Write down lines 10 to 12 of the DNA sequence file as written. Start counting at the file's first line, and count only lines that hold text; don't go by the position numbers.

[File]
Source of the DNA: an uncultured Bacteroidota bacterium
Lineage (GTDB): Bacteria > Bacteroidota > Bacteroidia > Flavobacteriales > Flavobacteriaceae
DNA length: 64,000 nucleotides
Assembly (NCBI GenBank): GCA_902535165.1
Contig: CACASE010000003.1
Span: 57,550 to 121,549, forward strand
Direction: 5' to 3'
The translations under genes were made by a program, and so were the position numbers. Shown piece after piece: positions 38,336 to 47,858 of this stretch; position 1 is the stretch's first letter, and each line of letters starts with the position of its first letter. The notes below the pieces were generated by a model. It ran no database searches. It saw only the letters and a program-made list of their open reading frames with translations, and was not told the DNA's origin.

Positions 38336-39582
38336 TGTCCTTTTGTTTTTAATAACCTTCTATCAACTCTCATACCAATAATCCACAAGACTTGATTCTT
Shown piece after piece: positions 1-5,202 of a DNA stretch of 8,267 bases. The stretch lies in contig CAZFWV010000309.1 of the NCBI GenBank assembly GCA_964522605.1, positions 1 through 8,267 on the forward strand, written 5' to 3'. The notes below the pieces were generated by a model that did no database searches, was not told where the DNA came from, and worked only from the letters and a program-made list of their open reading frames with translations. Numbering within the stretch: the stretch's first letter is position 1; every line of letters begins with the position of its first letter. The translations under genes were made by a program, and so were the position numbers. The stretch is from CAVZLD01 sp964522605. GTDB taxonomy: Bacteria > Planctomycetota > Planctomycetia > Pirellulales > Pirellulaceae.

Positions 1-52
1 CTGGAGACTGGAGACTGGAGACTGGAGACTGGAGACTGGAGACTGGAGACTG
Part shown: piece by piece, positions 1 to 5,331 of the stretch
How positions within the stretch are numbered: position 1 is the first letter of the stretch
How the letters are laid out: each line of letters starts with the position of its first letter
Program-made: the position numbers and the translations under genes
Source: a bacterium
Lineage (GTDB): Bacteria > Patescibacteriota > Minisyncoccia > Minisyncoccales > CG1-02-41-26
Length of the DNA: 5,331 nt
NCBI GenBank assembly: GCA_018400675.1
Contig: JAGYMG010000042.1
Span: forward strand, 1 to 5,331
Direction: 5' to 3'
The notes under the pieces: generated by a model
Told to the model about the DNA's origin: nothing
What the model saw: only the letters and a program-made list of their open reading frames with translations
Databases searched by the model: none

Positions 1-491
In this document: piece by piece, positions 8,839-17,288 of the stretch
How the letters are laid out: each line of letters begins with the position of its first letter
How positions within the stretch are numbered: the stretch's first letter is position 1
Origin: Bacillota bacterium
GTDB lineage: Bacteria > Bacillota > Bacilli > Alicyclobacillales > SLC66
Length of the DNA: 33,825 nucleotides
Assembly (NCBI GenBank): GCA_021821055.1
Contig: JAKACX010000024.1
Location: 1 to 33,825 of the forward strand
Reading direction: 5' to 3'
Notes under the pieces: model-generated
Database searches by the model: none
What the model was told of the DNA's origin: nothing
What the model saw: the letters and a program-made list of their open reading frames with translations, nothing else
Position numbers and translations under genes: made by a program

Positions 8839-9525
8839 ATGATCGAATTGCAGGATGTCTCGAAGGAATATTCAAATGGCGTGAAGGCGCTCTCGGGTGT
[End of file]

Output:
38336 TGTCCTTTTGTTTTTAATAACCTTCTATCAACTCTCATACCAATAATCCACAAGACTTGATTCTT
Shown piece after piece: positions 1-5,202 of a DNA stretch of 8,267 bases. The stretch lies in contig CAZFWV010000309.1 of the NCBI GenBank assembly GCA_964522605.1, positions 1 through 8,267 on the forward strand, written 5' to 3'. The notes below the pieces were generated by a model that did no database searches, was not told where the DNA came from, and worked only from the letters and a program-made list of their open reading frames with translations. Numbering within the stretch: the stretch's first letter is position 1; every line of letters begins with the position of its first letter. The translations under genes were made by a program, and so were the position numbers. The stretch is from CAVZLD01 sp964522605. GTDB taxonomy: Bacteria > Planctomycetota > Planctomycetia > Pirellulales > Pirellulaceae.

Positions 1-52